We had booked a Segway tour to show us the East and the West and it commenced from Alexanderplatz, so we bussed it back to Alexanderplatz just in time to commence the tour. There were 7 of us, 4 Aussies (us), two Norweigans and two Japanese women with no ability to speak or understand English. You need a drivers licence in Berlin for a Segway as the vehicles are registered for use on the road. Unfortunately, Kerry forgot her licence and had to run back to the apartment in a window of about 10 minutes. I offered but there was no way I was going to be able to complete the task in that time so off she went. Kerry returned just in time to undertake the obligatory training. During the training Kerry H clipped the wheels of a bike and took a tumble off her Segway. An easy thing to do even for experienced drivers. They say things happen in 3s so our tour guide was on edge particularly as regards the Japanese girls who were first timers on Segways.
We set off following her like ducks in a row. As our vehicles are registered, we travel on the road in the bus lanes but we can cross a road at pedestrian crossings apparently. That is where it happened – the Japanese girls being inexperienced and not understanding instructions fell behind and commenced driving on the footpath. Kerry H had been obstructed by them and was blocked from keeping up so at our first check point our guide had to back track to find them. Kerry H made her way and caught up with the group. Meanwhile the Japanese girls drove down the footpath against instruction and the law and greeted us with dumb grins of relief followed by a distressed tour guide. Kyla (our guide) rang her boss and told him that she could not continue the tour with these Japanese because they could not follow instruction – mean while we waited with bus drivers annoyed that our vehicles were parked against the gutter in the bus lane. Kayla then had to try and explain that they could not continue the tour and that the boss was coming to collect them and refund their money. The boss turned up and took the Japanese back to the office and we will never know if they understood what had happened.
We recommenced our tour driving in the bus lane down to Lustgarten Park, Museum Island and the Dom (Berlin Cathedral). Berlin Cathedral is the common name for the Evangelical Supreme Parish and Collegiate Church and is located on Museum Island in the Mitte borough. The Dom is a parish church of the organisation Evangelical Church of Berlin-Brandenburg-Silesian Upper Lusatia. Berlin Cathedral has never been a cathedral in the actual sense of that term since it has never been the seat of a bishop. Museum Island is the name given to the northern half of an island in the Spree River in the central Mitte district of Berlin, the site of the old city of Cölln. It is so-called for the complex of internationally significant museums, all part of the Berlin State Museums, that occupy the island’s northern part:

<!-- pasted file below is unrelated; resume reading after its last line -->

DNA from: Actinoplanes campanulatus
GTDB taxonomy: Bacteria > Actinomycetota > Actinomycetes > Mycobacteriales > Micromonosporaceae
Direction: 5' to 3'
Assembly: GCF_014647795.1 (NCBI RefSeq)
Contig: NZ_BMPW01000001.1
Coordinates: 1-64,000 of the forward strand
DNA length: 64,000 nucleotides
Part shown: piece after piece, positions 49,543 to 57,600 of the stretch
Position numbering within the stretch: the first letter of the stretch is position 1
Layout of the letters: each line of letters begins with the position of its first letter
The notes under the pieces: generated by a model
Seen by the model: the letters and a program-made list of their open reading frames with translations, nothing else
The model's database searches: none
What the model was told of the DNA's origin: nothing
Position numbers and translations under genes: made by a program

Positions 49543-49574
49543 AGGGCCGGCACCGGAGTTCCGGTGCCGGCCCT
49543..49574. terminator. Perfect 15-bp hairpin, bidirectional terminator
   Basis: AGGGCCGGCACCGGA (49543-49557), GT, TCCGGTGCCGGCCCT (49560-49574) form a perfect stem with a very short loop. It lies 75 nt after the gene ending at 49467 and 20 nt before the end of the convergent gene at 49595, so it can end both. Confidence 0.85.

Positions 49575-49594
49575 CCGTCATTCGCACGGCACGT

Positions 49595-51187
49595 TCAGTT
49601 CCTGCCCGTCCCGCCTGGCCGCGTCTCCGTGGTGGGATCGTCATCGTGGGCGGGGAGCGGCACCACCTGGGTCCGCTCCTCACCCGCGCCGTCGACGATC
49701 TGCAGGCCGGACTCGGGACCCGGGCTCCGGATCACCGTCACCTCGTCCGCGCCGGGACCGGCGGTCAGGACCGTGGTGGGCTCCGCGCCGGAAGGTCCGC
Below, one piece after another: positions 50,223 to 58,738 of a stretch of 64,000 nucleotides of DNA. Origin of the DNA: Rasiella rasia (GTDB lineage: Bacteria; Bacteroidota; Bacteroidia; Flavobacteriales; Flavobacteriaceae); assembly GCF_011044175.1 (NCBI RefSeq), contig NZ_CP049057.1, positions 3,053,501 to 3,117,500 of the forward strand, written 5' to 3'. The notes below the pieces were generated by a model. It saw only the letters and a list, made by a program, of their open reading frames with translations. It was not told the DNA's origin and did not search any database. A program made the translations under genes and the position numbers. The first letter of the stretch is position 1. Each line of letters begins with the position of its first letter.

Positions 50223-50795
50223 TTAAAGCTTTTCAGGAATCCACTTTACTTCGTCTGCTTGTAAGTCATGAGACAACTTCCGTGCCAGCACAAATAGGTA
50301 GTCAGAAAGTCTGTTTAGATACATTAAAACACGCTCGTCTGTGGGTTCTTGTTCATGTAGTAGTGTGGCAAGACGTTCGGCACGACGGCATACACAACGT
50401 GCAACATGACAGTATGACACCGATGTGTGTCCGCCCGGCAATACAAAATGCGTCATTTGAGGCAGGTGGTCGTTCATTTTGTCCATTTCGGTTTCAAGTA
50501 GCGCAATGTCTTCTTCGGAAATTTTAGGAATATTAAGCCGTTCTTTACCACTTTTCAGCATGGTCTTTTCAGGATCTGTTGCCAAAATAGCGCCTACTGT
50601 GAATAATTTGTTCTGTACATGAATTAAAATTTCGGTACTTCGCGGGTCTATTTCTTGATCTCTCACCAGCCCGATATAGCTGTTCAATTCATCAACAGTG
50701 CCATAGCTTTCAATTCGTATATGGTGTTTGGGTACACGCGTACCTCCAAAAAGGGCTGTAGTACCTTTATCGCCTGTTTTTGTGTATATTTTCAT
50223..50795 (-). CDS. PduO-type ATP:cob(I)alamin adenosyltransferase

The Altes Museum (Old Museum), The Neues Museum (New Museum), The Alte National Galerie (Old National Gallery), The Bode Museum on the island’s northern tip, and The Pergamon Museum(the Pergamon contains multiple reconstructed immense and historically significant buildings such as the Altar and the Ishtar Gate of Babylon). I will talk more about the Dom and the Pergamon after our visit later in this trip. The Humboldt Forum will open in 2019 in the Berlin Palace opposite the Lustgarten Park.
We drove around to the entrance to the Pergammon the Old and the Neuse Museums to view the bullet marks in the gallery fronting the museums and then moved onto view an old French church from Napoleonic times and then to Checkpoint Charlie – not the original checkpoint between East and West but a replica in the same location surrounded by tourist souvenir shops. Checkpoint Charlie (or “Checkpoint C”) was the name given by the Western Allies to the best-known Berlin Wall crossing point between East Berlin and West Berlin during the Cold War (1947–1991).
East German leader Walter Ulbricht agitated and manoeuvred to get the Soviet Union’s permission to construct the Berlin Wall in 1961 to stop Eastern Bloc emigration and defection westward through the Soviet border system, preventing escape across the city sector border from communist East Berlin into West Berlin. Checkpoint Charlie became a symbol of the Cold War, representing the separation of East and West. Soviet and American tanks briefly faced each other at the location during the Berlin Crisis of 1961.
After the dissolution of the Eastern Bloc and the reunification of Germany, the building at Checkpoint Charlie became a tourist attraction. It is now located in the Allied Museum in the Dahlem neighbourhood of Berlin. There are displays of events of the days when it was a genuine hotspot and the trigger of the Cold War. You will see in my photos a line of bricks in the road – this line replicates the position of the Wall.
After hunting for a souvenir (not a chip of the Wall) we moved on to the last remaining section of original wall in an as is condition following the breaching of the wall and the end of east and west. The wall has been hacked at with all sorts of instruments and remains in that condition. This is also the point of one of the most dramatic escapes across the wall. A guard with his family used a flying fox to escape over the wall which heightened the tension on both sides. Moving on from there we went down a back street to the last remaining guard tower hiding behind an office building and roadside landscape. Remember everything happens in 3s – the Japanese did not eventuate into a disaster and we relaxed. I was following one of the Norwegians and was stunned by uncovering a true guard tower taking my sight off the Norwegian in front of me who stopped, I swerved but clipped his vehicle and this sent my vehicle out of control into a spin throwing me to the ground. I hurt my pride, my left knee, my right knee and left palm in that order. I got some pictures of the guard tower (not the injuries) boarded my Segway and we moved on to the Bunker.